Probably in light of the fact that the anniversary of A first being diagnosed with cancer four years ago is this Sunday and the fact that he's due to have new tumor removed just days before that, I've been ruminating on what going to the doctor means for him as a pilot. It means wondering every time if the medication he's prescribed is on the FAA no-go list. It means constantly wondering if every ear ache, muscle strain or broken toe is going to disqualify him from working for a time. Or forever. It means trying to remember every doctor visit he had in the last year so he can list it for his FAA medical. It means being careful and discrete how things are worded so they don't end up being used against him later. It means being forced to take time off work when others could just work through their illness. It means trying to convince our insurance provider that yes, he does need the $3000 a pop shot because the traditional testing method would mean he was out of work for 12 weeks A YEAR. I'm beginning to understand why A hates going to the doctor.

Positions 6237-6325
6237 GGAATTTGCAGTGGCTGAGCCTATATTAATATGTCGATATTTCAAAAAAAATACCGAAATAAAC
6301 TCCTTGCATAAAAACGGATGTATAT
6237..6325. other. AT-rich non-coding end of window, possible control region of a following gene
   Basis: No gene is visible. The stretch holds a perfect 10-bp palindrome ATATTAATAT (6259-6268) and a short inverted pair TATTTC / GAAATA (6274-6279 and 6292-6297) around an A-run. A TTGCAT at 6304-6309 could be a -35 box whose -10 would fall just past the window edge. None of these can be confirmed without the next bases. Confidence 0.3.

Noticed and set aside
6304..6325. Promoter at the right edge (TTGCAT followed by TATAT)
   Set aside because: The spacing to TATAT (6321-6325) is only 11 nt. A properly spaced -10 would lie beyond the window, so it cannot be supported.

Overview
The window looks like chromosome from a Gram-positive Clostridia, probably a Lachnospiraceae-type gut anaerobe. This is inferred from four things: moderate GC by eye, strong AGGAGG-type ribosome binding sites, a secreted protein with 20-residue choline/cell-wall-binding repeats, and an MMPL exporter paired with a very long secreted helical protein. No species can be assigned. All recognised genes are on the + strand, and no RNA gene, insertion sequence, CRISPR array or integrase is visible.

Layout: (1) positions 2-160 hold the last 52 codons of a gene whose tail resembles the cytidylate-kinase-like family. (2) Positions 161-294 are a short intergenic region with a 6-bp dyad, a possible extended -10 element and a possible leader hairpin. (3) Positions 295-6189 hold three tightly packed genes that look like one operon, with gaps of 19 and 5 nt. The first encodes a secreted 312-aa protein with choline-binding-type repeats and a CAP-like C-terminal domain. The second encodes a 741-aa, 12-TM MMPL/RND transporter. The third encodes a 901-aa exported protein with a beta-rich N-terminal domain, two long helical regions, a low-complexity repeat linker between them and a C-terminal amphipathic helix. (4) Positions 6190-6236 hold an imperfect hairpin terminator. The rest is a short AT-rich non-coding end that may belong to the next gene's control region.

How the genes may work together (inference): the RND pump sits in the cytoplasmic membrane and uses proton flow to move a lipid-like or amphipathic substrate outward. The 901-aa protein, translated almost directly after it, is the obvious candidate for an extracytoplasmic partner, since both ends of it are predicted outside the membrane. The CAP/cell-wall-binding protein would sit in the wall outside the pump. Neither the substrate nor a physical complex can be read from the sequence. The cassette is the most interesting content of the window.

A's barely told anyone about his upcoming surgery. He hardly even talks about it to me. I know he's got a lot bottled up inside that he: doesn't want to admit, wants to shield me from, wants to pretend is not happening. I don't blame him- I don't know if I'm ready to be "the girl who's husband has cancer" again any more than he's ready to be "the guy with cancer" again. I've stopped worrying about it all because there is nothing my worrying can do. The tumor is there. Either its cancerous or it isn't. Worrying or praying isn't going to change what already IS. But I have laid it out at God's feet and asked for the strength to get through whatever the result brings us.